The Mennonites are Christian groups belonging to the church communities of Anabaptist denominations named after Menno Simons (1496–1561) of Friesland (at that time, a part of the Holy Roman Empire).

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New Testament

The New Testament (Koine Greek: Ἡ Καινὴ Διαθήκη, Hē Kainḕ Diathḗkē) is the second major part of the Christian biblical canon, the first part being the Old Testament, which is based on the Hebrew Bible.

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Paganism

Paganism is a term that developed among the Christian community of southern Europe during late antiquity to describe religions other than their own or Judaism.

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Paul the Apostle

Paul the Apostle (Paulos; c. 5 – c. 67), originally known as Saul of Tarsus (שאול התרסי; Saulos Tarseus), was an apostle (though not one of the Twelve Apostles) who taught the gospel of Christ to the first-century world.

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Paul the Apostle and women

The relationship between Paul the Apostle and women is an important element in the theological debate about Christianity and women because Paul was the first writer to give ecclesiastical directives about the role of women in the Church.

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Pauline epistles

The Pauline epistles, Epistles of Paul, or Letters of Paul, are the fourteen New Testament books which have the name Paul (Παῦλος) as the first word, hence claiming authorship by Paul the Apostle.

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Pauline privilege

The Pauline privilege (Privilegium Paulinum) is a Christian doctrine drawn from the apostle Paul's instructions in the First Epistle to the Corinthians.

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Pentecost

Pentecost (Πεντηκοστή, Pentēkostē, "the fiftieth ") is the Greek name for Shavuot, the Feast of Weeks, a prominent feast in the calendar of ancient Israel celebrating the giving of the Law to Moses at Sinai (still celebrated in Judaism as Shavuot).

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Philippi

Philippi (Φίλιπποι, Philippoi) was a city in eastern Macedonia, established by Philip II of Macedon in 356 BC and abandoned in the 14th century after the Ottoman conquest.

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Resurrection

Resurrection (from Latin resurrectio) is the concept of a living being coming back to life after death.

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Resurrection of the dead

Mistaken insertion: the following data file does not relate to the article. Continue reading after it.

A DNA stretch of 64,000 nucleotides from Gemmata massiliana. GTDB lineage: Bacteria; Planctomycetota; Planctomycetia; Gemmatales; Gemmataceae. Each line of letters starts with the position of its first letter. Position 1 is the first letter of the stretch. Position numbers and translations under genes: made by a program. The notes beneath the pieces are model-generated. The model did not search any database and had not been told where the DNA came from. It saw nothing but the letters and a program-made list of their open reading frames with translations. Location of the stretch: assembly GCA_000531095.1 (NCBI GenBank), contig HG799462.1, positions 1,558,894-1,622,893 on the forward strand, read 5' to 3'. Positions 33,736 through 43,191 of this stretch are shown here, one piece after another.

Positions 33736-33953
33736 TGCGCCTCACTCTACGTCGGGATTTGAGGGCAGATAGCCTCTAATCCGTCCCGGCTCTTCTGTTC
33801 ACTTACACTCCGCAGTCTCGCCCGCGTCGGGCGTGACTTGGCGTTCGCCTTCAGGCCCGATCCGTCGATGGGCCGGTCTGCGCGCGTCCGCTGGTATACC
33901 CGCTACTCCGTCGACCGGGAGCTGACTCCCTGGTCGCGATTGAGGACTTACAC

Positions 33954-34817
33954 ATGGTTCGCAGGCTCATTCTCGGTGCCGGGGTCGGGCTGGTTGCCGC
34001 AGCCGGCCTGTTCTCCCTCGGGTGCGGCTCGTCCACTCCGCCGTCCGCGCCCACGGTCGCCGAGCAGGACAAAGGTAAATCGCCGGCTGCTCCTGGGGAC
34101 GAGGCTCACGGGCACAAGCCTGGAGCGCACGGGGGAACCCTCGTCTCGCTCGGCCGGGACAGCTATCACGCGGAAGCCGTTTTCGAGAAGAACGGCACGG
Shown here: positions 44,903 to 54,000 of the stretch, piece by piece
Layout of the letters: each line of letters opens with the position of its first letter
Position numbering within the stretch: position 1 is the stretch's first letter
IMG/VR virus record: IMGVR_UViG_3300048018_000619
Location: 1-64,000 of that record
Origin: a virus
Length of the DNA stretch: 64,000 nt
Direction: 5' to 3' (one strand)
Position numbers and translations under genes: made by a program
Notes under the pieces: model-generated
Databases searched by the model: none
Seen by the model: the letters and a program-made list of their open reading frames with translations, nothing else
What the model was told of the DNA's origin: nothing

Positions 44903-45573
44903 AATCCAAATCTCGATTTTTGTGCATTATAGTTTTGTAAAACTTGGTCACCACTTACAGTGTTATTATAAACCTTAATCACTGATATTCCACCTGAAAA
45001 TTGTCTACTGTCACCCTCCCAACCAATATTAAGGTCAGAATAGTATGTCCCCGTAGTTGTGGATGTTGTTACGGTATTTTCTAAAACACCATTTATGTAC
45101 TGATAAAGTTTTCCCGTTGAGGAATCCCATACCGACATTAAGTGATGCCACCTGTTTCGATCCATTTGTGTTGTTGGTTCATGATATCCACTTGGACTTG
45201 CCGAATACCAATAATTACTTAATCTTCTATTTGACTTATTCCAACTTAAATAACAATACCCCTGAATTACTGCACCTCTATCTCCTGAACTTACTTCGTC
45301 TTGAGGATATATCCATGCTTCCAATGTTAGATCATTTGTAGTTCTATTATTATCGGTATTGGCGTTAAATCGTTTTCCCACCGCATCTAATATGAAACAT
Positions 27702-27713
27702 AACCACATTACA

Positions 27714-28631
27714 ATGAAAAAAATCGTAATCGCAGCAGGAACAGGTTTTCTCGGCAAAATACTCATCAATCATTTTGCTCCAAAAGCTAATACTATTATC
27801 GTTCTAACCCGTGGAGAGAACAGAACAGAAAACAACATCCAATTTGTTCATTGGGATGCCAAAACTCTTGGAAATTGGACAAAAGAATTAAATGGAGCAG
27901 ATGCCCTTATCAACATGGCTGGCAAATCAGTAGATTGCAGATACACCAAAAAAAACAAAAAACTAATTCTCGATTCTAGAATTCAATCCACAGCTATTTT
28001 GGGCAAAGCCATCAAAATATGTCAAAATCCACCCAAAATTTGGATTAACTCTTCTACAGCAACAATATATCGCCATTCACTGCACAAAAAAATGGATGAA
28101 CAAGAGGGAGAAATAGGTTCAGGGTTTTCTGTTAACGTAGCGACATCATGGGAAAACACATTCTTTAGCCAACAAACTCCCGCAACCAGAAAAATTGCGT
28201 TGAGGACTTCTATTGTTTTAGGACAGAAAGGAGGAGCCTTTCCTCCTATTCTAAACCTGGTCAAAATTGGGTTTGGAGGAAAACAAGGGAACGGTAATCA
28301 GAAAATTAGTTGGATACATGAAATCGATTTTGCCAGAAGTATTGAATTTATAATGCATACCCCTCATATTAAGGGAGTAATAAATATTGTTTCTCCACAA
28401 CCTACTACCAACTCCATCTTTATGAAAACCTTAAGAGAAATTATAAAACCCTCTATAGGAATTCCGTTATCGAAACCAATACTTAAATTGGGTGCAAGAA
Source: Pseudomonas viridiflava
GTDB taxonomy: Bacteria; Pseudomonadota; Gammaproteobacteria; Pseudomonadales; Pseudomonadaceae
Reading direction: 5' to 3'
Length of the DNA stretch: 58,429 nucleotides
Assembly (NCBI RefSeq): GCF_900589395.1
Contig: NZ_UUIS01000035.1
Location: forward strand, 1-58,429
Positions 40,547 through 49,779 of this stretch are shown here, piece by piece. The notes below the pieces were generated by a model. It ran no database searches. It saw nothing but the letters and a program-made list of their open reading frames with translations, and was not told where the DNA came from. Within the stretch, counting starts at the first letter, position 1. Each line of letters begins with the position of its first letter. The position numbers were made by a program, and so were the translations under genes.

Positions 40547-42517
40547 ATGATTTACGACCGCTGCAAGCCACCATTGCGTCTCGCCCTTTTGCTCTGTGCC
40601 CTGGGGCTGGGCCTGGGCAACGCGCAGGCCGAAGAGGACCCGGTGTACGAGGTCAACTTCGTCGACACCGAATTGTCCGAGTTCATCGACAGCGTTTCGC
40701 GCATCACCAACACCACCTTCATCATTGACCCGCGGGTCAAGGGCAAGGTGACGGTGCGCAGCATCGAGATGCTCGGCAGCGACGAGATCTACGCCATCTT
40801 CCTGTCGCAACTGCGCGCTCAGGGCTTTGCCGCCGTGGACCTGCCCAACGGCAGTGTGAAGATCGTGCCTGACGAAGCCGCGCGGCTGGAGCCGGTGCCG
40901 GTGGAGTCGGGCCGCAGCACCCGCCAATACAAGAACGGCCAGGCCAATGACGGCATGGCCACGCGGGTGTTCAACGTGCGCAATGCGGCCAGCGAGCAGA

Resurrection of the dead, or resurrection from the dead (Koine: ἀναστάσεως τῶν νεκρῶν, trans: anastasis ton nekros; literally: "a standing up again"; "raising up (of) the dead") is a term frequently used in the New Testament to describe an event by which a person, or people are resurrected (brought back to life).

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Saint Peter

Saint Peter (Petrus, Petros, Syriac/Aramaic: ܫܸܡܥܘܿܢ ܟܹ݁ܐܦ݂ܵܐ, Shemayon Keppa, שמעון בר יונה; died 64 AD), also known as Simon Peter, Simeon, or Simōn, according to the New Testament, was one of the Twelve Apostles of Jesus Christ, leaders of the early Christian Church.

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Second Epistle to the Corinthians

The Second Epistle to the Corinthians, often referred to as Second Corinthians (and written as 2 Corinthians), is the eighth book of the New Testament of the Bible.

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Shipshewana, Indiana

Shipshewana is a town in Newbury Township, LaGrange County, Indiana, United States.

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Sosthenes

Sosthenes (Greek, "safe in strength") was the chief ruler of the synagogue at Corinth, who, according to the New Testament, was seized and beaten by the mob in the presence of Gallio, the Roman governor, when he refused to proceed against Paul at the instigation of the Jews (Acts 18:12-17).

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Tertullian

Quintus Septimius Florens Tertullianus, anglicised as Tertullian (c. 155 – c. 240 AD), was a prolific early Christian author from Carthage in the Roman province of Africa.

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Third Epistle to the Corinthians

The Third Epistle to the Corinthians is a pseudepigraphical text under the name of Paul the Apostle.

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Yung Suk Kim

Yung Suk Kim is a Korean-American biblical scholar and author.

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1 Corinthians 11

1 Corinthians 11 is the eleventh chapter of the First Epistle to the Corinthians in the New Testament of the Christian Bible.

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1 Corinthians 13

1 Corinthians 13 is the thirteenth chapter of the First Epistle to the Corinthians in the New Testament of the Christian Bible.

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1 Corinthians 15

1 Corinthians 15 is the fifteenth chapter of the First Epistle to the Corinthians by Paul the Apostle.

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Redirects here:

1 Cor, 1 Cor., 1 Corinthians, 1 Corinthians 9:22, 1 Corintians, 1 Cr., 1Cr., 1st Corinthians, All Things to All Men, All things to all men, Corinthians, Corinthians, First Epistle to the, First Corinthians, First Letter of Paul to the Church at Corinth, First Letter to the Corinthians, First epistle to the Corinthians, First epistle to the corinthians, First letter to the Corinthians, First letter to the corinthians, I Cor., I Corinthians, I Cr., Paul's First Letter to the Corinthians, THE FIRST LETTER OF PAUL TO THE CORINTHIANS.

References

[1] https://en.wikipedia.org/wiki/First_Epistle_to_the_Corinthians